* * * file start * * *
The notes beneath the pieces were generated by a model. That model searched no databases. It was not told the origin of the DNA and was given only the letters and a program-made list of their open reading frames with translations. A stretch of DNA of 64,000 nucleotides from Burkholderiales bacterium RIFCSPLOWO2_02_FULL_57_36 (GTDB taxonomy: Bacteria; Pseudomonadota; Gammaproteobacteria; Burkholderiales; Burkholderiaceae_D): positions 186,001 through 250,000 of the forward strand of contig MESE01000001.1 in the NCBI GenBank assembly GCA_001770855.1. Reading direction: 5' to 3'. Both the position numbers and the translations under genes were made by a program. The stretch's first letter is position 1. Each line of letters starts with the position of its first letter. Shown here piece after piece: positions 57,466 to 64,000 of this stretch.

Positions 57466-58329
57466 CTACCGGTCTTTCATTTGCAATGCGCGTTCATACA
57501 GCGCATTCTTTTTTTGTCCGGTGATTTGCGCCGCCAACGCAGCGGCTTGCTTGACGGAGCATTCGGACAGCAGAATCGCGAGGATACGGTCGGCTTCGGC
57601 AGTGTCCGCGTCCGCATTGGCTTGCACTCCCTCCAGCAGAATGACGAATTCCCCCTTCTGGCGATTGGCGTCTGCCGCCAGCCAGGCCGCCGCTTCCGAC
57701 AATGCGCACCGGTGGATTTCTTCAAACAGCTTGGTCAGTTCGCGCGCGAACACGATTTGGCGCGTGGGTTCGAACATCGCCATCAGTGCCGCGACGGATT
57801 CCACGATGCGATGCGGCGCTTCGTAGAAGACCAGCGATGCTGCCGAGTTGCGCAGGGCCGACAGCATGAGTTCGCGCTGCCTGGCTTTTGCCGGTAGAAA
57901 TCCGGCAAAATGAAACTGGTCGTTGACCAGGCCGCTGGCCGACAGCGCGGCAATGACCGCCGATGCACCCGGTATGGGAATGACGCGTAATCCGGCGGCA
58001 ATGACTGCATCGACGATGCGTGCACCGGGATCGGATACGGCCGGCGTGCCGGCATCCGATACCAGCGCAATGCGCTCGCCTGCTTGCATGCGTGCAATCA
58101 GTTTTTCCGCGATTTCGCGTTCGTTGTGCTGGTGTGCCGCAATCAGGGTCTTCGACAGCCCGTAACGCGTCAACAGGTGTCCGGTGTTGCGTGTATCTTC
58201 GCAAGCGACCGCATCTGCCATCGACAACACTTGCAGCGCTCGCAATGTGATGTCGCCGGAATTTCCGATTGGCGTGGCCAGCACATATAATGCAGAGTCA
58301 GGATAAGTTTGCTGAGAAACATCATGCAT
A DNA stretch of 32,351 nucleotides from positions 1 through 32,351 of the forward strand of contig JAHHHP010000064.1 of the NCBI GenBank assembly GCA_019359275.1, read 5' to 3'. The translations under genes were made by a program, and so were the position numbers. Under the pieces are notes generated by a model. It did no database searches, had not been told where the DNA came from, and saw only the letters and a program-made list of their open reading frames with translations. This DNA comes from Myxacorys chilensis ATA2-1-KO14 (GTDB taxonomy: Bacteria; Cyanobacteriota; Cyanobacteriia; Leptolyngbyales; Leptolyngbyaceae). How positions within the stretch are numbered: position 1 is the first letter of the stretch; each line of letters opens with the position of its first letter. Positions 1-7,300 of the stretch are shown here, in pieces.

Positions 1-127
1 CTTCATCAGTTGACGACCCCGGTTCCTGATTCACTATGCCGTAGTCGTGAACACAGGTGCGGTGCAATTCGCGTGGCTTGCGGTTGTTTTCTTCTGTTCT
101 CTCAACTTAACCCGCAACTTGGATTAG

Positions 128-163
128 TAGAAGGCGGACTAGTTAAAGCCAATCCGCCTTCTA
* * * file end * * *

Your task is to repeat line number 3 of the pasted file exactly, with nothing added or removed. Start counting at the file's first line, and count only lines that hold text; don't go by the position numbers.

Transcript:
57466 CTACCGGTCTTTCATTTGCAATGCGCGTTCATACA